Offers a mix of island landscapes, caves, and coral reefs. Snorkelling, but no kayaking!
- Tour C (1,400 PHP – 23 Euros): Hidden Beach, Matinloc Shrine, Tapiutan Island, Helicopter Island
Emphasizes hidden gems, historical sites and scenic landscapes.
- Tour D (1,200 PHP – 20 Euros): Cadlao Island, Paradise Beach, Bukal Island, Natnat Beach
Focuses on less crowded and laid-back destinations.
If you can’t decide which tour to join, don’t worry about it too much! I think in the end, they’re quite similar anyway. On Tour B we drove past Helicopter Island for example which is part of Tour C. Driving past and still seeing its beauty was fine though! Overall the stops of Tour B weren’t really busy and didn’t feel crowded. The trip included lunch and lasted from 9 am to around 4.30 pm. Make sure to rent snorkelling gear beforehand (unless you have your own).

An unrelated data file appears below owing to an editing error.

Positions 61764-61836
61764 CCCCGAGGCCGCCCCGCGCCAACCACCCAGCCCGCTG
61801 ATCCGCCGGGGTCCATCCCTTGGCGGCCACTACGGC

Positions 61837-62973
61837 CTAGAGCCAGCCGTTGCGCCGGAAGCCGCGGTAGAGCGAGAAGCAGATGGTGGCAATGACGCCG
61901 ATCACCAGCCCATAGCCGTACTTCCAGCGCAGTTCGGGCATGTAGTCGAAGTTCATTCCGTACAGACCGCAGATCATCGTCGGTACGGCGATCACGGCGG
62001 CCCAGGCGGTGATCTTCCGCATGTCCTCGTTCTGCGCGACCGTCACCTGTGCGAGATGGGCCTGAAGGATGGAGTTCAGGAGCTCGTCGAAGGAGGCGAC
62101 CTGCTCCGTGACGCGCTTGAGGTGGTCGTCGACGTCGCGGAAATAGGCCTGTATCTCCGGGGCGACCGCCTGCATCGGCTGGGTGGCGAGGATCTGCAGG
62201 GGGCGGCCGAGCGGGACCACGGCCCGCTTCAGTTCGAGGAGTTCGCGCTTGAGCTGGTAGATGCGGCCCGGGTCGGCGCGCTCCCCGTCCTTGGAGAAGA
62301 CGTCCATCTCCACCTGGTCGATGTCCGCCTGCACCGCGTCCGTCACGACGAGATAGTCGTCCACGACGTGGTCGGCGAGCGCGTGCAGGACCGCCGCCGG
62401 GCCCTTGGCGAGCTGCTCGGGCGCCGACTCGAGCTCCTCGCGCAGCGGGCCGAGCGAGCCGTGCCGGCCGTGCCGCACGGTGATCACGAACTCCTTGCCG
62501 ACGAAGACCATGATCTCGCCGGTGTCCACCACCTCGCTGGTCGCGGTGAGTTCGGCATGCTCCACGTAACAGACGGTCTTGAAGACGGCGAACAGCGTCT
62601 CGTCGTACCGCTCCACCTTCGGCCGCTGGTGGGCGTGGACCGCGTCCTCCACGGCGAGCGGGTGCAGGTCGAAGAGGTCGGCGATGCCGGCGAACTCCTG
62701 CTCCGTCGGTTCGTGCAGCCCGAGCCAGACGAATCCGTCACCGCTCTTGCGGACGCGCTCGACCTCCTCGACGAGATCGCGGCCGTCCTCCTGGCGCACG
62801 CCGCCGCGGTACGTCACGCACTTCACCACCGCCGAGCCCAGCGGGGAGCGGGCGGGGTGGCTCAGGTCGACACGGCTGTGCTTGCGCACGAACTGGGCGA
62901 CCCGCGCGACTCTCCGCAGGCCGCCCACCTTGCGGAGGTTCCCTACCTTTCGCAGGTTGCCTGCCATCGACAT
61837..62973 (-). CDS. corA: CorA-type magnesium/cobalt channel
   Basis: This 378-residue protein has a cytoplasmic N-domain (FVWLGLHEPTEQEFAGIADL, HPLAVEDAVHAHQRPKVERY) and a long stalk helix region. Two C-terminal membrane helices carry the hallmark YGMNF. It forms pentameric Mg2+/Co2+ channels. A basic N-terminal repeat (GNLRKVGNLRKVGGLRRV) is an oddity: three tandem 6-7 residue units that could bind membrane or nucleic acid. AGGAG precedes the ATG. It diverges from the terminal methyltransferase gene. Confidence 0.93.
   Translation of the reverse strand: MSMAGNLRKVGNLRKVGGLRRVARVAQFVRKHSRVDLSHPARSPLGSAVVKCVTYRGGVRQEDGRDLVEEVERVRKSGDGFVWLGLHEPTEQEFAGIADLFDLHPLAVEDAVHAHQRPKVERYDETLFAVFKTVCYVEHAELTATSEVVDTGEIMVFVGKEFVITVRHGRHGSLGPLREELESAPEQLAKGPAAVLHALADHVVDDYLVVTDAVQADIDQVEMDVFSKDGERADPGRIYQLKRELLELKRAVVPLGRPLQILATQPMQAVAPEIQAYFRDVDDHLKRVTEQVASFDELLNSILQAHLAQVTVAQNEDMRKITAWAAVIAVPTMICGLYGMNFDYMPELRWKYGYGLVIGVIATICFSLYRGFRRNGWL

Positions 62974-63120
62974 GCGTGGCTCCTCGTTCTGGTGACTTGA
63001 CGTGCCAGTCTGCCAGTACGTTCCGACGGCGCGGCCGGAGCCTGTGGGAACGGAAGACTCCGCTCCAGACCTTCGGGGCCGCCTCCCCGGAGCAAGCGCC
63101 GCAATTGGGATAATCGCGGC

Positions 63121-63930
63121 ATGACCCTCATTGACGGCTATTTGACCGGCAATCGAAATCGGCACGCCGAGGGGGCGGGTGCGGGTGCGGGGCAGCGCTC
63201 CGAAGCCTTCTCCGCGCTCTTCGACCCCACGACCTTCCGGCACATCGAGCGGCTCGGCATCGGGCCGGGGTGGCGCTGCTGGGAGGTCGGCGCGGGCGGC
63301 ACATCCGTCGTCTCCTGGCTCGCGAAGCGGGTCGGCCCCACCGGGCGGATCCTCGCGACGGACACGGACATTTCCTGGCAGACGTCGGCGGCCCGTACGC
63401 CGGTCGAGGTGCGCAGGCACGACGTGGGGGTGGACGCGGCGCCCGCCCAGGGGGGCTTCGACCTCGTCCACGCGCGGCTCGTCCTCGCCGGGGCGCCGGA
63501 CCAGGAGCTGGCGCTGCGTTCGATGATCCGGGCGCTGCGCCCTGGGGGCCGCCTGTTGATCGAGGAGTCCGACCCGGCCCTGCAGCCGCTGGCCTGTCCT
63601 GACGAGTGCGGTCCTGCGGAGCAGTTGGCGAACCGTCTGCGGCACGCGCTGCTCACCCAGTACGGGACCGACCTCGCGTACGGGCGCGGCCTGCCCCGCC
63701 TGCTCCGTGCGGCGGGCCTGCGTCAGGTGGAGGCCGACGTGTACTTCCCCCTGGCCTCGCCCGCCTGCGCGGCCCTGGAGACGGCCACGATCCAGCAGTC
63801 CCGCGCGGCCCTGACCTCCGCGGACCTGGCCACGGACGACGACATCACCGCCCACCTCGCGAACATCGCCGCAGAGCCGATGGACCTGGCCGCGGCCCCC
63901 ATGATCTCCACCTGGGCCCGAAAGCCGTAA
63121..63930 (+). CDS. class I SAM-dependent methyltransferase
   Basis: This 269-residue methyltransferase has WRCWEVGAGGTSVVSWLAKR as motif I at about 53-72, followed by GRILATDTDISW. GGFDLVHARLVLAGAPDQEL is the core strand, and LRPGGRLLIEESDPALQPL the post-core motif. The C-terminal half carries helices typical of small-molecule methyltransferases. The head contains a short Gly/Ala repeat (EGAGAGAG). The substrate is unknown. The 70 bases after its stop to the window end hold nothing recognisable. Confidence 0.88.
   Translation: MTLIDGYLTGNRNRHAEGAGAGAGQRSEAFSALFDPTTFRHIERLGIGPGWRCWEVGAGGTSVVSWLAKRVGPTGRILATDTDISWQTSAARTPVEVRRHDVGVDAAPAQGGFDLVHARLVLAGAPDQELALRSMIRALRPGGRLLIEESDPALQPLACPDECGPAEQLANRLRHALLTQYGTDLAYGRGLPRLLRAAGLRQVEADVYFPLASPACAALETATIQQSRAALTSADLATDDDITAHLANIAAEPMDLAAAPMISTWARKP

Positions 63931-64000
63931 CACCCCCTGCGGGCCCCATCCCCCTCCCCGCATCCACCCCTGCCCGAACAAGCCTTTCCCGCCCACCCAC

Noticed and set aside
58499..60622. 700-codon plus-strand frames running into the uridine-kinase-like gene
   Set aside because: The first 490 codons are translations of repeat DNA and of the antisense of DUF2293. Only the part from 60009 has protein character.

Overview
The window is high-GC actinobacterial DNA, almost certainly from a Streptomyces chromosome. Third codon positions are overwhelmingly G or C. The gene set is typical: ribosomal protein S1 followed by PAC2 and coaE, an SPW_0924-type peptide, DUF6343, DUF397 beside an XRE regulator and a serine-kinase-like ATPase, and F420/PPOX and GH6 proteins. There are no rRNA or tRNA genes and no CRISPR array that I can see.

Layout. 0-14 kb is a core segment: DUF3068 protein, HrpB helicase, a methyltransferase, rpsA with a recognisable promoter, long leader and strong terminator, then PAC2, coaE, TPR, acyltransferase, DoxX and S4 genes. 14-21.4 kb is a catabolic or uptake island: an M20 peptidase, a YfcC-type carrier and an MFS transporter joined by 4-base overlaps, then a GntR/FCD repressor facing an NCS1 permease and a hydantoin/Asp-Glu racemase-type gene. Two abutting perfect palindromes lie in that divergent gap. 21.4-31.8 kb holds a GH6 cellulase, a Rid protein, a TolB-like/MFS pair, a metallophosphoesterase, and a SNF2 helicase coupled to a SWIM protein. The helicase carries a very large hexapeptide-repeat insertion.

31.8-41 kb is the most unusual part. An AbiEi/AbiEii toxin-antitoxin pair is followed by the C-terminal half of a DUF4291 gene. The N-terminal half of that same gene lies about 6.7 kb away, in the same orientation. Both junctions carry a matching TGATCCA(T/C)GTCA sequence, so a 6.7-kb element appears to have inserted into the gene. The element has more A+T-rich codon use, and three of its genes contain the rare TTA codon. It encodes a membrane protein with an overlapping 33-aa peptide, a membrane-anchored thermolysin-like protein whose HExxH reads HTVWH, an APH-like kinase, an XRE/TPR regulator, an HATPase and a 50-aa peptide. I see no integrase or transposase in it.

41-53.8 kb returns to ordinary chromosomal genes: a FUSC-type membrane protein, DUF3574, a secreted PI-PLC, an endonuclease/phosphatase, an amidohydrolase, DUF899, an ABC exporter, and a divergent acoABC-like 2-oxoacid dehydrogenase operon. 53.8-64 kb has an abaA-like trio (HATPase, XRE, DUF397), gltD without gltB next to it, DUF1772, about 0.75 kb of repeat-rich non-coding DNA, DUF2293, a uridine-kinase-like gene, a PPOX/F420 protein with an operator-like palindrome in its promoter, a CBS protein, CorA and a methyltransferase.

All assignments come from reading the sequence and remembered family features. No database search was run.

Taraw Cliff Canopy Walk
Apart from the island hopping tours you could do the Taraw Cliff Canopy Walk. The entrance fee is 400 PHP (7 Euros) and includes a helmet, harness and the guide. Put ‘El Nido Taraw Via Ferrata’ in Google Maps to check the tour operator. The canopy walk takes you up the giant limestone cliffs overlooking El Nido and giving a breath-taking view over the bay.
Diving and beaches
El Nido also features diverse underwater landscapes and rich marine biodiversity. I recommend to stroll through town, stop by at different dive shops and choose the one that gives you the best feeling! We chose not to dive in El Nido as there was nothing spectacular to see. Don’t get me wrong, I appreciate every marine life I see, but after working as a dive guide and diving in different places around the world I became a bit picky when it comes to paying for diving. I prefer doing the dives where I can see things I can’t see anywhere else.